Malpractice suits filed against physicians are a well-known example of this type of legal action. But many other fields, such as accountancy or tax preparation, can leave you vulnerable, Worters says. For example, a tax preparer could be sued for giving improper or incorrect tax advice, she adds.
Errors and omissions liability coverage pays for legal costs and damages connected to such lawsuits, which can protect your business and financial security if you’re sued.
Even if you’re never sued, having errors and omissions liability coverage can give you a leg up on the competition.
"More and more clients require the professionals they hire to carry E&O insurance," Worters says. "You may risk losing the opportunity for a new project without it."
4. Cyber liability
Cyber liability is a relatively new risk for businesses, but computer-based theft or hacking is an increasingly common event. News stories regularly report about businesses that have been hacked and attacked, whether via website or private customer data.
Cyber crime can be costly. The average cost of a corporate cyber breach has climbed to $3.5 million, according to The Ponemon Institute, a privacy and data protection research center.
Millions of customers now worry their sensitive data may be at risk, and such fears pave the way for future lawsuits after a cyber attack.
Tim Francis, enterprise cyber lead at Travelers Insurance, says these crooks can access everything from customer information to company financials or other highly confidential information. They also can engage in cyber extortion, where the criminal threatens to attack and demands money to stop the breach.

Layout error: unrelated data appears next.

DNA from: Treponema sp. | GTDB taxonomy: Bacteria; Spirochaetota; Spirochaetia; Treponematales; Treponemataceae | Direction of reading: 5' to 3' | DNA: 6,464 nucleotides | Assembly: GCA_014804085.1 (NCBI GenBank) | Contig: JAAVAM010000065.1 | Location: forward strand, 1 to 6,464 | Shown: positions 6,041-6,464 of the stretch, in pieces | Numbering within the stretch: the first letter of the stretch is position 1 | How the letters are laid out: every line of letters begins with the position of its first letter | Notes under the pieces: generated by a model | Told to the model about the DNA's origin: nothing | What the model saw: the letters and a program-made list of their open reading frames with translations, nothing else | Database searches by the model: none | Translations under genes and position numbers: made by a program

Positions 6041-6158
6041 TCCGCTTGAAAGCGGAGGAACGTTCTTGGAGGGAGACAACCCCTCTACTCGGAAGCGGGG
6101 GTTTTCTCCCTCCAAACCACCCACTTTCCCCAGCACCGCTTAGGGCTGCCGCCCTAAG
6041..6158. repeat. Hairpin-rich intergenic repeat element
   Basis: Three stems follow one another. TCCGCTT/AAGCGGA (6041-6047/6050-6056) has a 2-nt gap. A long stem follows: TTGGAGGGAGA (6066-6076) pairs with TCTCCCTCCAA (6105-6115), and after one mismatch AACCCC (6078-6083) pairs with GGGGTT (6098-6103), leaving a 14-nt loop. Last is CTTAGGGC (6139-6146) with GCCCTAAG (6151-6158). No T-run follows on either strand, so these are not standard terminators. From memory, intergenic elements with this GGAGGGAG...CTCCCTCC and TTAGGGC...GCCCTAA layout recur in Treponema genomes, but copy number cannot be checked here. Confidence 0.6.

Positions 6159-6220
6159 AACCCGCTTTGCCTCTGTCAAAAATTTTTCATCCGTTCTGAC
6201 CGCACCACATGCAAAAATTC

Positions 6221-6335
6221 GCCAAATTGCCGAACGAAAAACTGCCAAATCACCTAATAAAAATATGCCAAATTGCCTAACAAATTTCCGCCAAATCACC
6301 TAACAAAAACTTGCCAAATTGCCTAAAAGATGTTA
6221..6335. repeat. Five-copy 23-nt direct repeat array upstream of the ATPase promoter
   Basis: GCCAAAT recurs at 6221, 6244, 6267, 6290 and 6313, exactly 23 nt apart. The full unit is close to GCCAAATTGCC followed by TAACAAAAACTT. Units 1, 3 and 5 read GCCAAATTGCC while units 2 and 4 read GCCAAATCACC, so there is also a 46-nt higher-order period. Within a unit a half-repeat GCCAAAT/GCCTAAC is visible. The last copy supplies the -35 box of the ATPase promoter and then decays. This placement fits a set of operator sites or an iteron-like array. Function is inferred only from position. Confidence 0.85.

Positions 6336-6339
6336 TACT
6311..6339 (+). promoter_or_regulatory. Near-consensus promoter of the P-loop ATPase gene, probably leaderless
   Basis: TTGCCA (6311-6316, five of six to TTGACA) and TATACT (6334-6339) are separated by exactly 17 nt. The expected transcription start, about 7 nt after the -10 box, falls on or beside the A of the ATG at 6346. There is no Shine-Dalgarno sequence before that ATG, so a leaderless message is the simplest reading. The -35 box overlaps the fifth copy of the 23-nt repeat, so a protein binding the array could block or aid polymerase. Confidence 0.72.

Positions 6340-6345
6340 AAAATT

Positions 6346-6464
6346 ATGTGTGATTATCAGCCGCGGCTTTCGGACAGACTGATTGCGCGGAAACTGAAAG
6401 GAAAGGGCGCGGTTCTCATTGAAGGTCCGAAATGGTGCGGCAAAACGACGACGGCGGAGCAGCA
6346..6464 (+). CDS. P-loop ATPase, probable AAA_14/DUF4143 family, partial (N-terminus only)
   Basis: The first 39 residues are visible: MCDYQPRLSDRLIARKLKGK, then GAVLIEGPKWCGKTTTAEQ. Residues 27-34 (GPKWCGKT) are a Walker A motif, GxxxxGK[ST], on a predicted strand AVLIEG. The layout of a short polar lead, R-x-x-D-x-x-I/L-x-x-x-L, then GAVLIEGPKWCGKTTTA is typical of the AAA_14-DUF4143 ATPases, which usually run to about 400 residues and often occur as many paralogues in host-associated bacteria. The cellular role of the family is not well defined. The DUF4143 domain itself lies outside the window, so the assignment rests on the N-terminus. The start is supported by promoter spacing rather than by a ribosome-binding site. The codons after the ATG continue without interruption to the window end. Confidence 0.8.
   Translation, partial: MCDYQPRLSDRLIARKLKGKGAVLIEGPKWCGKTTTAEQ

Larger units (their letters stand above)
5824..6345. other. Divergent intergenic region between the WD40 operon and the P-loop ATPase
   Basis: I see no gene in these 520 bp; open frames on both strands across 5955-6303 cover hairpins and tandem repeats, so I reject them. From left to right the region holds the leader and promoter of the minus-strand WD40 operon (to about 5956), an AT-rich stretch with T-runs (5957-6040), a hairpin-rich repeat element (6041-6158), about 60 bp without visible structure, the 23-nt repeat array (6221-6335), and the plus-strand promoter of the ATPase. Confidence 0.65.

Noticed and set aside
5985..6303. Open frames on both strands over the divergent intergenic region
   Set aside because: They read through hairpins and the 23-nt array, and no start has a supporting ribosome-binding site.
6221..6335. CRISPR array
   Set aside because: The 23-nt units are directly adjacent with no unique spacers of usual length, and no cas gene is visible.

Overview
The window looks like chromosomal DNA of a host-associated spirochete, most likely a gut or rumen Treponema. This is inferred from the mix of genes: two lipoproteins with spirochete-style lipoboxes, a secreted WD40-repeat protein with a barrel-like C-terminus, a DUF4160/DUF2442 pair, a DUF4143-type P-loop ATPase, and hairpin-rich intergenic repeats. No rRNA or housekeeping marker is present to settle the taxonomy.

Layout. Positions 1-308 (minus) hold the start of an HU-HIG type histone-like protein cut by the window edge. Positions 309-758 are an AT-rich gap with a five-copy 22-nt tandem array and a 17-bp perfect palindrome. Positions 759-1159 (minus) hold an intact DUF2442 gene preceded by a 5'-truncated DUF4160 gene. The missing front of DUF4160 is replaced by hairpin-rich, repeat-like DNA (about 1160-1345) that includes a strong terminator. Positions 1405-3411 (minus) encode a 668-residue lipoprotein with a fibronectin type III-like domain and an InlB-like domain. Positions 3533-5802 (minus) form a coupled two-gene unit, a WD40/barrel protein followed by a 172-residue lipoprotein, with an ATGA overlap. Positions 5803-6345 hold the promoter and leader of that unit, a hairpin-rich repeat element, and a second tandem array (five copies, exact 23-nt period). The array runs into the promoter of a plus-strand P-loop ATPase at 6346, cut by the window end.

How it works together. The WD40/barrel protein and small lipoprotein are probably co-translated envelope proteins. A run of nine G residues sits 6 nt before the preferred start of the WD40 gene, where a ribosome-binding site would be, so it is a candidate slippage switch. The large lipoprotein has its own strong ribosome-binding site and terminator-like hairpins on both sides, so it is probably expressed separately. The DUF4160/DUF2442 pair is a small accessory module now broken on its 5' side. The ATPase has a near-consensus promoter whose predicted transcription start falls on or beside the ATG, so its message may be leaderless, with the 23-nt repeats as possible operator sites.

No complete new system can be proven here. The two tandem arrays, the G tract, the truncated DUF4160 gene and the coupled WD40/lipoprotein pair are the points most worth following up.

Cyber liability insurance helps pay for such costs as forensic investigations that help determine the scope of the breach. It also covers legal expenses associated with the breach.
Other covered expenses may include:
- Fines and penalties.
- Business interruption expenses related to cyber events.
- Cyber extortion expenses.
- Data restoration costs.
5. Liquor liability
If you sell alcoholic beverages -- or even if you don't charge for drinks, but are required to take out a license to serve liquor -- you probably need liquor liability insurance. This type of coverage is generally excluded from a general liability policy.
Liquor liability insurance covers you if someone who’s intoxicated causes an accident, and you’re held liable for any of the following reasons:
- You contributed to the intoxication of the person.
- You served alcohol to a person under the legal drinking age.
- You violated any law associated with selling, distributing or using alcohol.
Many business owners assume they don't need this coverage unless they own a bar, restaurant or liquor store.
But that's not always true, Worters says.
For example, you may need this coverage if your business is hosting an event where you don’t furnish alcohol, but other people bring their own alcohol - such as a wedding reception. In such cases, you can purchase what is known as a host liquor liability policy.
The coverage is often included as part of a general business insurance policy – but consult with your insurance agent or broker to be sure.